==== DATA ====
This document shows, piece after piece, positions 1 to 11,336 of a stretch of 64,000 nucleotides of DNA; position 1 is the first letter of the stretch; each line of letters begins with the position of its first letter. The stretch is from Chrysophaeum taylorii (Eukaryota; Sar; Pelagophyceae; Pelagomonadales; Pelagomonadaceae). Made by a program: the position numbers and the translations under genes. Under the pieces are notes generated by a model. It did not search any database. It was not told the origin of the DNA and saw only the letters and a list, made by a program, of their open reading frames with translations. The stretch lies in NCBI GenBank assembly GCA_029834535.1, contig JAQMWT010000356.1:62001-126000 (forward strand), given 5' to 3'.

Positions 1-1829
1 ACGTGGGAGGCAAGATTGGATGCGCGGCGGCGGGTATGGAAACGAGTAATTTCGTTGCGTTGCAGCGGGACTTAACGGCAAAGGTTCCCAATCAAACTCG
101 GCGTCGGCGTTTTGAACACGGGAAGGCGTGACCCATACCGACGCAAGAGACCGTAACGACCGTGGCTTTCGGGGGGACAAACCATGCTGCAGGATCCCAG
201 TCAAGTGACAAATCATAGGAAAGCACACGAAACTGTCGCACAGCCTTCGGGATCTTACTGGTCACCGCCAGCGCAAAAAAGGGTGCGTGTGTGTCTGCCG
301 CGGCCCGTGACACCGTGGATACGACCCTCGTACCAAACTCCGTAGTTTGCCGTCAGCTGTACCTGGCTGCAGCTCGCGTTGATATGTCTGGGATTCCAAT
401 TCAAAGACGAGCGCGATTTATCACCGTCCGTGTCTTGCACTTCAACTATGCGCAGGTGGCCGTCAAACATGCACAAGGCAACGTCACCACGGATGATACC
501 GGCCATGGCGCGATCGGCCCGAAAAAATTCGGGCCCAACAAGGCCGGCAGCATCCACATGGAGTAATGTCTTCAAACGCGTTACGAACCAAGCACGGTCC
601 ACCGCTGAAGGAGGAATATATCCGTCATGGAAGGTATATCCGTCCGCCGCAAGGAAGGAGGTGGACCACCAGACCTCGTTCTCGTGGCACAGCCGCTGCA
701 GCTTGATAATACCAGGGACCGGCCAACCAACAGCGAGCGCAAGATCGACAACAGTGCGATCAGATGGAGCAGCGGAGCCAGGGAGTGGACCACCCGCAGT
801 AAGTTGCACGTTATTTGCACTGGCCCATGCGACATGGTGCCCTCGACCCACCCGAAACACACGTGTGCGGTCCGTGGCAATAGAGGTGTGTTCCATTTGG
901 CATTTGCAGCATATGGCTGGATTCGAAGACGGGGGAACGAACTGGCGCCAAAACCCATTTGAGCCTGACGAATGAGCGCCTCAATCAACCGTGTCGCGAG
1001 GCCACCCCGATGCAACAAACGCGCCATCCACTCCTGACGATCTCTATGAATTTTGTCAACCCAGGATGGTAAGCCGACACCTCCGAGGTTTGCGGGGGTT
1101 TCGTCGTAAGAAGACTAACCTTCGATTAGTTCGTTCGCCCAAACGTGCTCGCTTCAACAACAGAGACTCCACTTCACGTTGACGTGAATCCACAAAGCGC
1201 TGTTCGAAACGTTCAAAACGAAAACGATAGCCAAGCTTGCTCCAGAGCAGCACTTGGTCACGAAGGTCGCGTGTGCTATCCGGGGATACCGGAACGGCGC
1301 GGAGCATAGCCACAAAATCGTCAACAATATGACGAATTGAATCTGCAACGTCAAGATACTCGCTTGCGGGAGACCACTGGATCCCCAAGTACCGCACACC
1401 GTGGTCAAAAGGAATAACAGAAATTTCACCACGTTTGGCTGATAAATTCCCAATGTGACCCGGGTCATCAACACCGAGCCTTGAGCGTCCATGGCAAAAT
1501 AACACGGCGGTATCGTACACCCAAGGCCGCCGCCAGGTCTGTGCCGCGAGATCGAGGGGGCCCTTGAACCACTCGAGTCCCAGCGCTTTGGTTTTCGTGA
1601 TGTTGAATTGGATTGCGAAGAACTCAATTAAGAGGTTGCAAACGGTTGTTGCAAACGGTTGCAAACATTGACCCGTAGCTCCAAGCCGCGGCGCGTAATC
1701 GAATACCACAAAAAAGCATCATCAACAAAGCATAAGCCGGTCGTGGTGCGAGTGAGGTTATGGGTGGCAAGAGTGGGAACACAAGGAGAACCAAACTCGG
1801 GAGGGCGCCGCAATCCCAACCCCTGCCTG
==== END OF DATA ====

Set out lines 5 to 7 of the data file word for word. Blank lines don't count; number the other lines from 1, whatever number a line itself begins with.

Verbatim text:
201 TCAAGTGACAAATCATAGGAAAGCACACGAAACTGTCGCACAGCCTTCGGGATCTTACTGGTCACCGCCAGCGCAAAAAAGGGTGCGTGTGTGTCTGCCG
301 CGGCCCGTGACACCGTGGATACGACCCTCGTACCAAACTCCGTAGTTTGCCGTCAGCTGTACCTGGCTGCAGCTCGCGTTGATATGTCTGGGATTCCAAT
401 TCAAAGACGAGCGCGATTTATCACCGTCCGTGTCTTGCACTTCAACTATGCGCAGGTGGCCGTCAAACATGCACAAGGCAACGTCACCACGGATGATACC